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I had just released my first commercial book.
Yes, it's a big achievement. It's a cause for celebration.
Some call me lucky. Others tell me, "You had come a long way."
Some said, that I should start paying tribute to the people who helped me along the way.
They're very happy for me. I'm pleased that they're happy for me.
But this book, like any other things in life, is part of a process.
The book is a product of that long process. For me, it took me two decades of sharpening that process- the wisdom, discipline, lots of lessons learned, and eventual putting it down to bring more value out there for others to partake.
Like any other process, it was a product of other processes that came with, my consulting business founded in 2013 but operational in 2014. The business grew in 2015 and cocooned to accommodate my personal vicissitudes. Back in 2018 soft launch and massive work thereafter to grow where I am now. It followed by creating value and ensuring quality every step of the way. I means late nights work, weekend work when my baby was with the in-laws, meeting potential clients, lots of networking, pro-bono work, writing while cooking, cleaning, and chasing butterflies, and enjoying the ride. I also learned magnificently.
Life is about failing well and coming back up to straighten one's paths. To all of you creators, you know what I'm talking about.
Cheers for this first book, cheers to many more, beautiful and valuable creations.
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Last year, I went to our community library and found stacks of books for sale, almost for nothing. I paid $ 50 cents for two books. The first book was a classic and timeless read, The Long Road to Freedom by Nelson Mandela. I thought that I was a few decades late on this and had to quickly brush up on gems found in his life, political career, struggles, and experiences in prison and beyond. What struck me was the clear and unassuming way he wrote down his some of his poignant thoughts.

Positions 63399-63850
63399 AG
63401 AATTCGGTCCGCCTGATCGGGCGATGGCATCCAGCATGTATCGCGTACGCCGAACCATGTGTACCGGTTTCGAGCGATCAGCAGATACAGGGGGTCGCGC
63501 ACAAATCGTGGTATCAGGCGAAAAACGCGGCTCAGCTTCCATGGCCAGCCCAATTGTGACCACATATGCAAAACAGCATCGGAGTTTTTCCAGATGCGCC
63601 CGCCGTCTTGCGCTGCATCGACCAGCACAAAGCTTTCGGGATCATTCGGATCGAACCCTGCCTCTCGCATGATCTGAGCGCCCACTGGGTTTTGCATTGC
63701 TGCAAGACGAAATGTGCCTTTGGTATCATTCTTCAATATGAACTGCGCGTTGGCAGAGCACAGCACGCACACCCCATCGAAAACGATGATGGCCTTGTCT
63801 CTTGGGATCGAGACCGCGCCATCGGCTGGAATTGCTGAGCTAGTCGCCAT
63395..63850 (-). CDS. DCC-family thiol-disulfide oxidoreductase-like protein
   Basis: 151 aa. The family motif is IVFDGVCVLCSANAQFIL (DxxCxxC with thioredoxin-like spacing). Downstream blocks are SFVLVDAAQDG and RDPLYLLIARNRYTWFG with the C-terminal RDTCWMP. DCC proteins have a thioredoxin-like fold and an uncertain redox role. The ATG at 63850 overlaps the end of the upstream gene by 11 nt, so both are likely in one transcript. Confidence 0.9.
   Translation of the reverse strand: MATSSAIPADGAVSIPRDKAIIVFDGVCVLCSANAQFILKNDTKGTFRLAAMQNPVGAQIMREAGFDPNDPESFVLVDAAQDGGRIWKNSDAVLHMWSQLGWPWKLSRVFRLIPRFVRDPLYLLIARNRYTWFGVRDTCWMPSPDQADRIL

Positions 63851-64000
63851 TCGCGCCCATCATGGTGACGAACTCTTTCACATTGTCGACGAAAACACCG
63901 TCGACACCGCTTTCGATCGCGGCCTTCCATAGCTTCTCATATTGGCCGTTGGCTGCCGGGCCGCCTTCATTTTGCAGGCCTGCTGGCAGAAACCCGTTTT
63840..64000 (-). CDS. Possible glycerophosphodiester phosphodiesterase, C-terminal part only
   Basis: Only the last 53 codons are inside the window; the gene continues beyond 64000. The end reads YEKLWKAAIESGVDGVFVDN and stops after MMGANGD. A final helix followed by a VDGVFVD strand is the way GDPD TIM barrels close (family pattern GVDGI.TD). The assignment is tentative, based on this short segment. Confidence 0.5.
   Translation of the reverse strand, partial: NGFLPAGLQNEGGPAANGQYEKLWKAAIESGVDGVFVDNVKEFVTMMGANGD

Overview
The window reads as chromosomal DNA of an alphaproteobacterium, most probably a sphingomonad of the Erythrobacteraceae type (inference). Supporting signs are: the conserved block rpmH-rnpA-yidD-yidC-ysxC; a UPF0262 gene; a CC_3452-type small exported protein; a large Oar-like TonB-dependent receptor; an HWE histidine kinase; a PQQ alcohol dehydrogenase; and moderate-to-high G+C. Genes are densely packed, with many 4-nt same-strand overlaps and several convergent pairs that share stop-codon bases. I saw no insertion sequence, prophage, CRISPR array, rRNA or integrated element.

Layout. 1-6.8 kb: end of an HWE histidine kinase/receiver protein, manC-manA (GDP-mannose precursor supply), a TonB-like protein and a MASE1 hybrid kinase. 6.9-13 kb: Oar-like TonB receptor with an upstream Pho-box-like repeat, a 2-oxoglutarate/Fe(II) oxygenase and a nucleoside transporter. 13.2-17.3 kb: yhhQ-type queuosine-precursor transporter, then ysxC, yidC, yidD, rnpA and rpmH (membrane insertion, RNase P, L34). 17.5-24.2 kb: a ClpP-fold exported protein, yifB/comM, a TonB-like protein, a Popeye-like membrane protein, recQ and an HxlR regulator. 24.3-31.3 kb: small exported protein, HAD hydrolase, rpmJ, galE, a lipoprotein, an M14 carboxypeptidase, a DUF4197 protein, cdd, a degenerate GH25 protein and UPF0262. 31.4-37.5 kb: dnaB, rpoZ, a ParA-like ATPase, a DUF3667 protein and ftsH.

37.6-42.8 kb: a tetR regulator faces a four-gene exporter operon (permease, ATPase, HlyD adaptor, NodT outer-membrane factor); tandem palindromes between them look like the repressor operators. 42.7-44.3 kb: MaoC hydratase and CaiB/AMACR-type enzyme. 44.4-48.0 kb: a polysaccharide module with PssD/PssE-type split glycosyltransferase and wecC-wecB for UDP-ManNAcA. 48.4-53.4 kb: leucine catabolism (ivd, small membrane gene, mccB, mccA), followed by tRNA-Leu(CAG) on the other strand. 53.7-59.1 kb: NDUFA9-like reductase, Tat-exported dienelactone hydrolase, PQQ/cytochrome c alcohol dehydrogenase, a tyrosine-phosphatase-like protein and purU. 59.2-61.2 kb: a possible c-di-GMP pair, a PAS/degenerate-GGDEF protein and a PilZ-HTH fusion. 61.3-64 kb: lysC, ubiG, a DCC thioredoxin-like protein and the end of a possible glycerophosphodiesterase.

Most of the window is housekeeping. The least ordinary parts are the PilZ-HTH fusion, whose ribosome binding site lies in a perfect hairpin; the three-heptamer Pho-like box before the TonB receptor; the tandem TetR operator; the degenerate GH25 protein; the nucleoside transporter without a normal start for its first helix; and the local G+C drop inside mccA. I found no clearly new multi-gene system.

This is when he enjoyed gardening in prison: “In some ways, I saw the garden as a metaphor for certain aspects of my life. A leader must tend to his garden; he, too, plants seeds, and then watches, cultivates, and harvests the results. Like the gardener, the leader must take responsibility for what he cultivates; he must mind his work; try to repel enemies, preserve what can be preserved, and eliminate what cannot succeed.”
One time, his cell was moved to cell 18, the farthest from the entrance where visitors come. The authorities wanted him not to be able to talk to visitors to voice out their concerns. For the sake of unity, everyone agreed that visitors should talk to cell 18 for their complaints, when asked.
As a leader in your home, workspaces, networks, groups, and communities, tend to your garden and diligently bring it up to the level of competence. Watch it grow and increase. When things fail and you have done everything in your power to grow it, let it go. Take care of what you can preserve and move forward.
The lessons of Mandela are evergreen. Note that Mandela represents the thousands of people who sacrificed and fought apartheid for decades in South Africa and in other places. Mandela is the icon, not the individual. Mandela's win is the win for the 21st century.
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Every year, we enjoy the agricultural show in our community. A small club of mighty volunteer assemble this event annually with little or no external support but with much passion and dedication. Next year, we heard that there will be no more shows forthcoming.
In-fighting within the club members had stalled any meaningful action. The conflict teared the organization apart.
I heard that politics is the main cause of the conflict. If politics is the culprit, then what can we do? Separate the politics from the real issues. In this case, inclusion issues- how new entrants can join without the barriers imposed by the incumbents? Explore a win-win solution to those who are saying no and those who want to expand the criteria for membership. Negotiation is key. Active listening is a must. Get parties to talk on real issues and stop the personality fights.
Politics can never be avoided because there's people. If there's people, there's always politics. But politics should not be negative and detrimental. By justifying that politics is it, it sounded like it's unmanageable and completely out of resolution. This is further from the truth and practice.
As a Rotary Peace Fellows, we study how politics and entrenched perspectives dilute real efforts to genuine peace and reconciliation. Sovereignty, equity, autonomy, justice from past wrongs, claims to resources, among others are the larger concerns for which violence and conflicts are just mere conduits for action, unfortunately.